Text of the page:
18. Okay yeh, I am actually quite a bad speller and bit dyslexic on top, so usually use a spell checker but didn't this time. But for the record zero, if I remember the conversation you're referring to, the word I called you on was "intrepidation", and I did not do it to be a jerk but because I honestly didn't know what you meant by the word 'cus it could have had two different meanings in the context it was being used. I believe I apologized at the time but do so again now, no offense was meant. To your point, indeed a good one - I agree wholeheartedly that we are a juncture where the whole entertainment business is changing, but what I see it leading to is a more is extremes of "narrowcasting" and even greater classification and niche marketing than ever before. Like nothing but acid-jazz played on household appliances? I'm sure there's an Internet radio station for you, hell there might be a digital TV channel as well soon. How many people here do you think subscribe, for instance, to Much Vibe or listen to streaming urban/hip-hop radio or the like? Probably not many, so you've got a whole bunch of music lovers who are not exposed at all to a rich area of musical innovation that is happening right now. But I'm sure most folks have some opinion of that "scene", of it's members and all sorts of things about it. I know you probably understand niche marketing as well as anybody here Isn't classification is actually a necessary means to surviving and thriving in the future entertainment industry? Does that actually NOT bode well for bands that are hard to classify? For the record, I think a band like The Slip will always have an audience 'cus they are just plain excellent, but unfortunately "Excellent Music" will never be a genre that is programmed by Clear Channel or the like. Peace, Mr. M. P.S. I used a spel cheker for everthing but the last line of my mesage, that beter?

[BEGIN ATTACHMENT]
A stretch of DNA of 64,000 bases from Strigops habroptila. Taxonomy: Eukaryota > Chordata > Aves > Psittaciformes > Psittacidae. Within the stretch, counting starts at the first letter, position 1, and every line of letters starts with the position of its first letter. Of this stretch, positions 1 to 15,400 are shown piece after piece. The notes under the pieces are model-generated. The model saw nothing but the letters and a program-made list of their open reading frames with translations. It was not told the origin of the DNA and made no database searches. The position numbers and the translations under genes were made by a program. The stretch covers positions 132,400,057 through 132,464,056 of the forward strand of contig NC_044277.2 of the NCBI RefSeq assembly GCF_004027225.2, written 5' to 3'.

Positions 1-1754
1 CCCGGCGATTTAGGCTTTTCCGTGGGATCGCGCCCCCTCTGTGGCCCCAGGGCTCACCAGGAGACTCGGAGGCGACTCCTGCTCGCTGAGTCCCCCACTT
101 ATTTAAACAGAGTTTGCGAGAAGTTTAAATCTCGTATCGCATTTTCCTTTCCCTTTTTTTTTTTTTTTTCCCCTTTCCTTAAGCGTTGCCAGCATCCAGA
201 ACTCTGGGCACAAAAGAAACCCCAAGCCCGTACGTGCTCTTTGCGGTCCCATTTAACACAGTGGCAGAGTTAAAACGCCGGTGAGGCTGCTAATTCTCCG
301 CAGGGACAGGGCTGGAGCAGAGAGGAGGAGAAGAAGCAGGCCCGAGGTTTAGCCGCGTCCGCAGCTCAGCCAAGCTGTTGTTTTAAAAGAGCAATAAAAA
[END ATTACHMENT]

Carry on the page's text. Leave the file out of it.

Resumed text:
19. Hmmm, yeh... but do you think most people really know what jambands actually sound like? Other than The Dead and Dave Matthews, what do you think most people think jambands sound like? MMW? Gov't Mule? New Deal? Jimmy Swift? nero? - M. P.S. Oh, and would you mind laying-off the not-so-stubtle Rush digs? I like Rush, you don't, we all get it, time to move on don't you think?
  20. I dunno ahess, don't you think the stigma just doesn't exist for The Slip yet 'cus they are under most people's radar? In my experience most people who object to INSERT RELATIVELY-TO-EXTREMELY WELL KNOWN BAND HERE do so 'cus of either (a) fans/scene that they associate (correctly or otherwise) with that band or ( overexposure (or © they actually suck, but this is a distant third and obviously doesn't apply to The Slip anyway). Like, most people I know who claim they hate Phish (outside of "the scene" that is) couldn't name 2 Phish songs if their lives depended on it. Same applies to the Dead (although most Q107 listener-types could come up with Touch of Grey, Truckin', perhaps a couple others). I'm not saying I'm not hopeful this won't happen to the Slip, but saying they're likely to escape this curse 'cus they intrinsically defies categorization... well I don't know, I would have had a hard time categorizationing Phish in the early 90s when they were still playing clubs too. Once you start selling out statiums (which could indeed happen to The Slip) I think all bets are off for staying clear of stigmas. Peace, Mr. M.
  21. See, and this is why bradm will always be my friend! - M.
  22. Now THAT'S a far more interesting discussion IMHO than the, ehem, "Douchebag Express" one (anyone else feel like they were in grade 6 again when they read that?) - M.
  23. Wow, now I'm "level headed"? Shucks zero, you sure now how to get to a guy.
  24. Pardon? Sorry, whoisntplayingwithwhointhewhatwherenow? - M.
  25. Awww, now there's the love! If I was there zero, I really would give you a hug, ya big softie, ya! - M.